Of course, going this route mean having to leave the booking until the last minute to get the best price, and opened up the risk of not being able to get anything at all in the resort we needed. But fortunately, we had met somebody, the friend of a friend, a good 5 or 6 years ago at a weekend canoeing trip, who worked in the travel industry, so Ania enlisted his help. He came up with the Jiva Beach offer, and we would have taken it on cost grounds alone – but its location right next door (separated only by a narrow road) to Doug’s resort made it perfect.
The wedding made packing a little more complicated and bulky than a holiday would have been, since it included suits and smart shirts and ties and black shoes and beautiful dresses and high-heeled shoes and handbags, but we managed to cram it all into three cases – an impressive piece of work by my Beloved. We also lugged down three sets of flippers, masks and snorkels for Ania and the kids to use – they alone took up half a suitcase.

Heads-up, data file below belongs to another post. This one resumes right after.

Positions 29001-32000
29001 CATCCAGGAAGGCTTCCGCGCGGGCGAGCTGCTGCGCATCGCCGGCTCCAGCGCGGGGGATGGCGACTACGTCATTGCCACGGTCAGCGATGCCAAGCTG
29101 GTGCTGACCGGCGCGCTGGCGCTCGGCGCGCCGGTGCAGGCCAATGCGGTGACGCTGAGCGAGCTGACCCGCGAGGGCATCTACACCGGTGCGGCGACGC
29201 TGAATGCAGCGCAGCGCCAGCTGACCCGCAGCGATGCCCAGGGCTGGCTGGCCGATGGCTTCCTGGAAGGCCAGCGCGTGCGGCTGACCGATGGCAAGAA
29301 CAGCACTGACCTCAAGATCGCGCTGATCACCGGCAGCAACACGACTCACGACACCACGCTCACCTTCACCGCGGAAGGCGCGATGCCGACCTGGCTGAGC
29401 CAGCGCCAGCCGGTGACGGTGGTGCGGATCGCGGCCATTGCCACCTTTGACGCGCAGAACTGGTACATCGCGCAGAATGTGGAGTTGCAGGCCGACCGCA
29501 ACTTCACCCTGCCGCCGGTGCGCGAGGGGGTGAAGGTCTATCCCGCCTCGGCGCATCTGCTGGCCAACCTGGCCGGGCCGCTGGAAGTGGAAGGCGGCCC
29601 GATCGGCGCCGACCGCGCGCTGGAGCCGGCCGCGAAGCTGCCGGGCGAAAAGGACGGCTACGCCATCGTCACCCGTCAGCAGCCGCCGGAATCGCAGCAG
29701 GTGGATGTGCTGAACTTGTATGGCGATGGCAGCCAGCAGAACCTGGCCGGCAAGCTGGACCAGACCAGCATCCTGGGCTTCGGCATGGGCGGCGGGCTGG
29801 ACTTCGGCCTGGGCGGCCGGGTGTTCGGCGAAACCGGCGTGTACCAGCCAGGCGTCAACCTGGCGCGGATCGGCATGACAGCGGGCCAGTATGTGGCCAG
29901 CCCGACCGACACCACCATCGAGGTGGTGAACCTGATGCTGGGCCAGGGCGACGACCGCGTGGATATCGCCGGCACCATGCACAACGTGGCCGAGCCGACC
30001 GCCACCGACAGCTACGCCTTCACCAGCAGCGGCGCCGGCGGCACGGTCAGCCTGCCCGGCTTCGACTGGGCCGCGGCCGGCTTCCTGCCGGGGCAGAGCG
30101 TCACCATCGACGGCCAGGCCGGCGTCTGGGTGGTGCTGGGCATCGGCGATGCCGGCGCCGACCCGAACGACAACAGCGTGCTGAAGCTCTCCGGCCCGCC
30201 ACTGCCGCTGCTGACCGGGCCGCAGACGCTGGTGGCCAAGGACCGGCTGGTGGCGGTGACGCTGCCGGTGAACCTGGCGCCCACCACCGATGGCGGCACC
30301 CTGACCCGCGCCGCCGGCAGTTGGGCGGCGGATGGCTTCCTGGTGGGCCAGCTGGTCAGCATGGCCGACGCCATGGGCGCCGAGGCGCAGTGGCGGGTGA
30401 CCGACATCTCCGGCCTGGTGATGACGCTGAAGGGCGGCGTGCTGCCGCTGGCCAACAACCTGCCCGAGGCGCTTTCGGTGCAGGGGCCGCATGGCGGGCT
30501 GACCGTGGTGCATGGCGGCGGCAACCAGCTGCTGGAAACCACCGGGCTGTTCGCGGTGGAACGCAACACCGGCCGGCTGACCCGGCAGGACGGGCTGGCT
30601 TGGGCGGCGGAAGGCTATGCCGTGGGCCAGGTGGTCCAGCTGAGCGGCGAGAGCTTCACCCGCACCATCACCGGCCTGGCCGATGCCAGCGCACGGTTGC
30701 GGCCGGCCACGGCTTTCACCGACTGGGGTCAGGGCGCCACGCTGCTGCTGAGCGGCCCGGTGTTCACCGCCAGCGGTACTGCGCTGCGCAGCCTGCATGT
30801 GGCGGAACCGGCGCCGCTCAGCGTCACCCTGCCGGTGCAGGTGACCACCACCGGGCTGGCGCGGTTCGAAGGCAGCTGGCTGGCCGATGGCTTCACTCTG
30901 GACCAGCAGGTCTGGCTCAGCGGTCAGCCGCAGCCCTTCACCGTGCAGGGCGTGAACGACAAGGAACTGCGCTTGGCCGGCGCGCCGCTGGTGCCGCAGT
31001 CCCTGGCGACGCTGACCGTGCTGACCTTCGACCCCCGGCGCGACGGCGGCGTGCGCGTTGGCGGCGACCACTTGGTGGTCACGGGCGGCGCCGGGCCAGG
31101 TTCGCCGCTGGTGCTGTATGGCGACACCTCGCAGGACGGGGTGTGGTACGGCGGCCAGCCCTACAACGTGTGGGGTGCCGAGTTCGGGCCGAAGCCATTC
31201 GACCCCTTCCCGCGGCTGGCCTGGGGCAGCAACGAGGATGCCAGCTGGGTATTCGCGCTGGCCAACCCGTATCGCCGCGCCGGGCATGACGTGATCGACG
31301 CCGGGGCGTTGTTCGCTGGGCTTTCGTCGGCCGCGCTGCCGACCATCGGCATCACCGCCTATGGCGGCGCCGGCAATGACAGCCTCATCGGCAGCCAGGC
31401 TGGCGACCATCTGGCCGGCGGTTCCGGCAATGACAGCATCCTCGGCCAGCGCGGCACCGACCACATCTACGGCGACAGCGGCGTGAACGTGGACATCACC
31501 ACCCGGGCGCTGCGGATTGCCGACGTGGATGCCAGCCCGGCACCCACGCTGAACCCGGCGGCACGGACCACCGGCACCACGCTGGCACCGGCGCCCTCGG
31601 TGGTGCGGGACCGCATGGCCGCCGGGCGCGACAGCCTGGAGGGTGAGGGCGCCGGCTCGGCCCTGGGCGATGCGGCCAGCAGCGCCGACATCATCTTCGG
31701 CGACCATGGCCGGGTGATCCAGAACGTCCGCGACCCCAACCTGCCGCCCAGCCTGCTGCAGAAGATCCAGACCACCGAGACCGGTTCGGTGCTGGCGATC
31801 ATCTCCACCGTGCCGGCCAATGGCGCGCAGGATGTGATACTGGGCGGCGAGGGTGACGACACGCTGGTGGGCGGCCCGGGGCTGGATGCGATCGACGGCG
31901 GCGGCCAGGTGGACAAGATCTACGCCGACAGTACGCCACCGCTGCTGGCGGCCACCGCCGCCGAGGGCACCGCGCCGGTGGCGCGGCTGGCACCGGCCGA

The wedding was set for the Monday evening, so we had the whole weekend to enjoy the facilities and top up the suntans to look our best, and enjoy it we did.
Our room was very comfortable and well equipped (even though the only English language TV channel I could find was BBC World News – of course!) but the kids were quite happy watching Cartoon Network in Turkish. As it happened we rarely switched the TV on – we would get up about 9, dress in swimming gear, shorts and shirts then head straight for breakfast and the pool. And there we stayed all day, until about 6, then back for a shower, dress for dinner, after which off to the bar or the Amphitheatre for the evening’s entertainment. Then bed. It was terrific.
The kids had a wonderful time. They both enjoy swimming and have been taking lessons for a while at our local pool (Kuba passed an exam back in July and has a certificate to prove he is a strong swimmer), but Ally up until recently has still needed arm-bands. All that has now changed: we couldn’t keep them out of the pools (even if we had wanted to) so by the end of it she was doing lengths quite happily, diving in, clambering out, doing it again, turning somersaults under the water – the lot. It was great so see. And of course the slides were an absolute must for them. It all gave Ania and I the perfect opportunity to just relax and enjoy the sun and various pool bar cocktails – which we did, a lot.